removal to Great Barrington in October 1816 and the dissolution of his partnership
with George Ives in May 1817.
Soon after beginning law practice in Plainfield, Bryant had apparently heard
through Samuel Howe that George Ives ( 1789-1825), son of Gen. Thomas Ives of Great
Barrington, Massachusetts, was looking for a partner. After an exchange of letters, Ives
wrote Bryant on June 24, 1816, inviting him to join in a busy practice which might
produce as much as $2,000 a year with a partner in his office. NYPL-BG. Having
looked into other possibilities, perhaps at Dalton and Northampton, Bryant accepted Ives's invitation about September 1. Sarah Snell Bryant, "Diary," August 6, 10, 19, 22, 1816; "Youth," pp. 183-185.
Although these brief comments are apparently Bryant's only surviving reaction
to his eight months' law practice at Plainfield, we know from William Baylies' reply to
an unrecovered letter he wrote after only a month's residence there that his situation
was uncongenial. Writing Cullen on January 24, 1816 (NYPL-BG), Baylies remarked, "I suppose from your description that Plainfield does not furnish a very polished society," but "If the people are honest & industrious it is sufficient-- Indulge not in an over-refined taste-- It is the enemy of our peace--a destroyer of our comfort." It seems
likely that Cullen's return, as a fledgling lawyer, to the village he had left only six
years earlier as a schoolboy of fifteen did not win him easy acceptance among the opinionated farmers who were his neighbors there. That his unhappy experience was not
unique is made evident by his friend Jacob Porter, who wrote later of Plainfield, "Several attornies have practiced here, each for a short time; but no one has met with sufficient encouragement to make it his permanent residence." Topographical Description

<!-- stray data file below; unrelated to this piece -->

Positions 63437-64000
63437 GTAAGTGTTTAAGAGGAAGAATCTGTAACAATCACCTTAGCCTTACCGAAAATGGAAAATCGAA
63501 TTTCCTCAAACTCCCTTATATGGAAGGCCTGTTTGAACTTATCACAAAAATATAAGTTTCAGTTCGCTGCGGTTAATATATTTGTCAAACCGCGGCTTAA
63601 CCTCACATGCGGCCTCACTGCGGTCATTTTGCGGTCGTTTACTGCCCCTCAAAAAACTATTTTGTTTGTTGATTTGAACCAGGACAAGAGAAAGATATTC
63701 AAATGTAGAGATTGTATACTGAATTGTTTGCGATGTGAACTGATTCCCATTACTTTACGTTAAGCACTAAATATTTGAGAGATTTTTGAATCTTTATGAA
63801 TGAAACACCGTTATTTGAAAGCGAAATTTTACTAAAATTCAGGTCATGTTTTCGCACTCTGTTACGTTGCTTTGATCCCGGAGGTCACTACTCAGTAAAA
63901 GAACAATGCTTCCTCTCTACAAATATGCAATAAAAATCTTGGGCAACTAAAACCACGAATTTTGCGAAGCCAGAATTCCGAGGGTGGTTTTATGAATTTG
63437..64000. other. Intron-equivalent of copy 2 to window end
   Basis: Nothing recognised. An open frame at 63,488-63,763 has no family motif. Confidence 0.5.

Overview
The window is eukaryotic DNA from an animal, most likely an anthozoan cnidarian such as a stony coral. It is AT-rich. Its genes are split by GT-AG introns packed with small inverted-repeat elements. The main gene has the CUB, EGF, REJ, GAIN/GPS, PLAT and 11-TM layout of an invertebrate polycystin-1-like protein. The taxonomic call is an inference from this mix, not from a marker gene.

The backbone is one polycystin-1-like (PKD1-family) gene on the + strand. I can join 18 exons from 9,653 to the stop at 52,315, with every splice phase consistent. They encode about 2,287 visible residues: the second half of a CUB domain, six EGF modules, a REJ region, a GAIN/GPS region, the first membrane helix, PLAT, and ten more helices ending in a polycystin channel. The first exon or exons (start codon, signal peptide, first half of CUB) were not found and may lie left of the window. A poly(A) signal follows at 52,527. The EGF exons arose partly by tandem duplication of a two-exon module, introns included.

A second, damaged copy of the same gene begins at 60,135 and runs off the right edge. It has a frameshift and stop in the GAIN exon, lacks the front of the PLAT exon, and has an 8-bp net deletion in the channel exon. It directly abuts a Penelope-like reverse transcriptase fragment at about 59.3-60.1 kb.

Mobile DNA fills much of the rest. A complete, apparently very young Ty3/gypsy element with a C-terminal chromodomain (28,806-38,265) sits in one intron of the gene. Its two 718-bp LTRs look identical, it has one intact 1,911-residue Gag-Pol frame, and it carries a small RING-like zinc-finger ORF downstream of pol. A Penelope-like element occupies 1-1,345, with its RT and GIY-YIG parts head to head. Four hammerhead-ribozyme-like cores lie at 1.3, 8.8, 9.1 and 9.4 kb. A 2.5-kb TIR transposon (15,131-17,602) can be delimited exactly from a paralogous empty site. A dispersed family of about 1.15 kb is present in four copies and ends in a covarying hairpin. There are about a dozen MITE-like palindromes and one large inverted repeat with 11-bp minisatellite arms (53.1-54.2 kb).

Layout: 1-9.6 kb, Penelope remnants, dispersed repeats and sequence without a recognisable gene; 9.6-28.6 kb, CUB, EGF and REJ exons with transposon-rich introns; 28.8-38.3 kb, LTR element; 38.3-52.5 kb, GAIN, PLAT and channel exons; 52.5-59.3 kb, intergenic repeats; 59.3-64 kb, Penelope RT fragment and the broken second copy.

and Historical Sketch of Plainfield ( Greenfield, 1834), p. 26.
35. To William Baylies
Great Barrington 25 Jan'y 1817
My dear Sir
It is a long time since I have heard from you and perhaps I have only
to reproach my own remissness in writing to you with being the cause. If
my conduct in this respect should seem to you of sufficient consequence
to need an apology I beg that you will impute it to any thing else, rather
than a forgetfulness of my obligations to one whom I shall ever remember with esteem and gratitude. I am naturally indolent & negligent enough
but I thank God that whatever faults have been permitted to grow up in
my disposition he has kept my heart warm towards my friends.
I have removed my residence to the place from which I date this
letter. I am in partnership with a young man of the name of Ives and
have the honour of occupying the office where your colleague Mr. Hub-
bard received his professional education.
1 This is a pretty little village
in a very pleasant part of the world and if it has not every advantage I
could wish I ought perhaps to remember that since the Garden of Eden
was drifted by the deluge to take root in the main ocean
an Island salt and bare
The haunt of Orcs and seals and sea-mews' clang
Paradise is no longer to be found on earth.
The act reducing the pay of members of Congress gave me some surprise. I thought perhaps that they might agree to receive a daily instead